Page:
The key to Bitcoin's security is the encryption block-chain. Every user that “mines” Bitcoins is really running the network by generating solutions to a cryptographic formula that is known to be secure. Every time a solution is found a “block” is generated. This block includes the solution to the cryptographic formula, as well as all transaction data conducted during that block cycle.  As these blocks are accumulated they form a “tree”. This tree is also known as the block-chain. Since every block created is dependent on the information generated from the previous blocks, hacking the block-chain becomes nearly impossible. In order to sustain a fraudulent transaction in the block chain (also known as double spending) one would have to control the data on every user node participating in the network, and do so from that moment on. That would require an astronomical amount of computing power. The Bitcoins you posses are in effect the cryptographic “key” that allows you to unlock or spend the Bitcoins already existing in the block chain.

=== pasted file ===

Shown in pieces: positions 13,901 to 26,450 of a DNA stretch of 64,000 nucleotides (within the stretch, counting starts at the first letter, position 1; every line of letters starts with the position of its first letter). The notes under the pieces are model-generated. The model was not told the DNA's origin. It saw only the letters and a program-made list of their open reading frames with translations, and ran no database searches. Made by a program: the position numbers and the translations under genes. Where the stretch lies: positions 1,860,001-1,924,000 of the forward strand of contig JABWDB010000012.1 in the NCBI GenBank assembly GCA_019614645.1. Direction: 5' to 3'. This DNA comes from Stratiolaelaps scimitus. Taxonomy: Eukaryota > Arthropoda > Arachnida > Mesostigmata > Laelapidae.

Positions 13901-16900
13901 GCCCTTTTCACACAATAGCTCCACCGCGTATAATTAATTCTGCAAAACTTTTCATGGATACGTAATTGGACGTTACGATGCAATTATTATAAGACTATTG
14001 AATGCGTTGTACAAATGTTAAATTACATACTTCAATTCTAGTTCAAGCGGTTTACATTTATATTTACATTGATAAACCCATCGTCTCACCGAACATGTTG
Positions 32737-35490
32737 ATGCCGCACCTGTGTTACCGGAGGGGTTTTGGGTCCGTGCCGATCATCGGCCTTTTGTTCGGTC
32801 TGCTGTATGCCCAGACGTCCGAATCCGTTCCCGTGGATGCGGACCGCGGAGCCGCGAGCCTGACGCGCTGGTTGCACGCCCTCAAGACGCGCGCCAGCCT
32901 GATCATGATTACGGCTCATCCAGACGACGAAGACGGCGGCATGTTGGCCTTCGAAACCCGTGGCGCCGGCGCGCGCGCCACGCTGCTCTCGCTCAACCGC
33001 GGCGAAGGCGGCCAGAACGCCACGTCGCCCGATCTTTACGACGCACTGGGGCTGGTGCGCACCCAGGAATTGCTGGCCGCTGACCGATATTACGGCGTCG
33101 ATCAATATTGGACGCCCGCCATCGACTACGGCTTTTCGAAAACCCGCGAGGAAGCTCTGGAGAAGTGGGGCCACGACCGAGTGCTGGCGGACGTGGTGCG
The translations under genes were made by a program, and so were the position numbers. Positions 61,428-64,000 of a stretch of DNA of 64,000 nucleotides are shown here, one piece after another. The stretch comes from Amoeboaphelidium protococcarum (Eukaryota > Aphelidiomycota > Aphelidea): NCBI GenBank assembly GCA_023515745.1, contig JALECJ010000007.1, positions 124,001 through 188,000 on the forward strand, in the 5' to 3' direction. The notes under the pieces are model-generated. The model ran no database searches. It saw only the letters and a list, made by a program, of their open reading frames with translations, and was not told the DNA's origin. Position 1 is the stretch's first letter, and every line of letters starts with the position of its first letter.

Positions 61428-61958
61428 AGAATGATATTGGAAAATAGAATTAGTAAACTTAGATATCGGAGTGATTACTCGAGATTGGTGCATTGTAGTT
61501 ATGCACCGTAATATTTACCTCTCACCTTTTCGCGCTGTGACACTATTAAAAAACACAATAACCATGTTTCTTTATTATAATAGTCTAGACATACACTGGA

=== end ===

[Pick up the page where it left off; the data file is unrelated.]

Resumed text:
Another security reinforcing feature of this system is the very nature of the distributed network database/blockchain. All of the data that details which user addresses have which Bitcoins is contained in the block-chain, and EVERY user of Bitcoin has a copy. As one makes a transaction, or generates a Bitcoin, the activity is recorded in the current active block. As each user downloads each new block it will register in your client as a new confirmation of the new addition to the block. Even if one did introduce a fraudulent block, it would eventually be overpowered by the other user nodes and shown as invalid. This security method does however have one inherent flaw, the “51% attack”, in which any user or group of users controlling 51% of the network at any given time could begin to cause significant problems for the network as a whole, but it is arguable that they could control it completely.